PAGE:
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Thursday, February 2, 2012

A tale of two modems

I used to run a dialup BBS back in the days when those were still the thing to do. A couple of years into its tenure, I had to move it in such a way that it could not retain its old phone number, and call-forwarding would have been too expensive. Considering it was a free system with no subscriptions, any sort of investment in Ma Bell for that sort of thing was out of the question.

I worried about losing my users. Enough of them called me long-distance to where it wouldn't matter where I went, but they would need to know the new number well in advance. For whatever reason, the telco was not going to set up a "the new number is..." message for me. Even if they had, that message only would have worked if they kept their modem speakers on while dialing me.

There was one good thing about this: I knew the new number well in advance. It had already been installed at an apartment in the new town, and would be following me to a house nearby. Better still, there was a computer and modem there already which weren't doing much. My plan started to come together.

In a move which seemed obvious then but now I consider exceptionally geeky, I wrote a small Turbo Pascal program which would open the COM port, initialize the modem, then wait for the line to RING. It would then send ATA and wait for CONNECT. Then it would push out a prefab message twice, pause, and disconnect. Then it would go back to sleep and wait for another call.

I then convinced the owner of that computer to download my program, start it up, and leave it running on there. The message was simple enough, and said the BBS wasn't here yet. It added that my BBS could be found at its original number until (date), would be offline certain days while in transit, and then would return online at the number you just dialed on (date).

Essentially, I had created a "night light" service a bit like the ones which ran for a short period after the US shut down analog NTSC TV service back in 2009. They both provided information about where the actual "content" can be found. The difference is that mine showed up there before the content landed, instead of appearing after it had migrated away. In my case, that was not an option.

There's more craziness to this tale. The night I arrived at the house with my computer system, I found that our local telco had done as requested and installed the BBS line at the house in parallel. For a short period, it would ring at both the apartment and the house.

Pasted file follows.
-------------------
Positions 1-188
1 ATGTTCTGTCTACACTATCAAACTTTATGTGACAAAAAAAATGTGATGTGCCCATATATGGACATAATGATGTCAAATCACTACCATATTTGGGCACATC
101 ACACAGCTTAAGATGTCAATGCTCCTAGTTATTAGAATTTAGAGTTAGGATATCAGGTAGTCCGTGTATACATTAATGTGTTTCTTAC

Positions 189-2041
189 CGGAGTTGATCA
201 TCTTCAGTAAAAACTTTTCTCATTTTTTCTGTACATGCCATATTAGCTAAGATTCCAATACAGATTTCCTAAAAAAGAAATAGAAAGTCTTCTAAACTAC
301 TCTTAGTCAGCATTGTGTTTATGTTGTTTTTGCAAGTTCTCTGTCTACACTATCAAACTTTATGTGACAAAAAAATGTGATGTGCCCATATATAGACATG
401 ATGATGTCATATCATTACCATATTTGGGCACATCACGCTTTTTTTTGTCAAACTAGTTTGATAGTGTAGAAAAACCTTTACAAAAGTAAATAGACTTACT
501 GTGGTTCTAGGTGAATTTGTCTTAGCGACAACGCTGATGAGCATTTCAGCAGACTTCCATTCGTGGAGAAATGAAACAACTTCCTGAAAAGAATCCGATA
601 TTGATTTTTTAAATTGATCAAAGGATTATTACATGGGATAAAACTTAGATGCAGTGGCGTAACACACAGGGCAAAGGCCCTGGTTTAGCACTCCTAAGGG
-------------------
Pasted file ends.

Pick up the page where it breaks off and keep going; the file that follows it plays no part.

Being one who cared about system availability even then, I carted everything inside, plopped it down on the floor (for there was no furniture yet), hooked it up and turned it on. It started up and started listening for a call.

Then it happened. The modem rang, and it picked up. It always paused a little bit after picking up to see if the other end would send a certain kind of tone to indicate what kind of call it would be. This allowed me to hear something crazy: the other modem in the apartment picked up too. I hadn't dropped by to shut off the "night light" machine yet!

Then, in a stunning cacophony, BOTH of my modems tried to train with the hapless caller. I have no idea how this happened, but a short while later, the noise ended, and my modem lit up with the usual signs of a connection, and my first caller was online! Somehow, the other modem had given up and my BBS modem had won. Later, I shut down the temporary machine and that was the end of my hack.

So, why did I build that? Well, sometimes I build things for people who might have the same idea as me. These are the folks who find out that A is changing to B, and go check out B "early" to see what's already there. Sometimes you find nothing, and sometimes you get a little surprise.

To call back to my TV station analogy, imagine finding out that a new station is coming on the air on a given night. You wonder what it looks like when they first power on a transmitter. Do the snow and fuzz just give way to a strong signal, or do they fight it out for a while? Do they run weird test patterns or just jump straight into programming? You have to be there when it happens to find out.

Epilogue: upon writing the last paragraph, I realized that a great many people will never know what analog broadcast snow looks like, or have any idea of the audio noise you'd get when tuning to a dead channel. They probably also never flipped through channels 70-83 in the late 80s and early 90s to listen to AMPS cellular calls.

Oh well. I guess it will just join tales about line noise in the history books after long enough.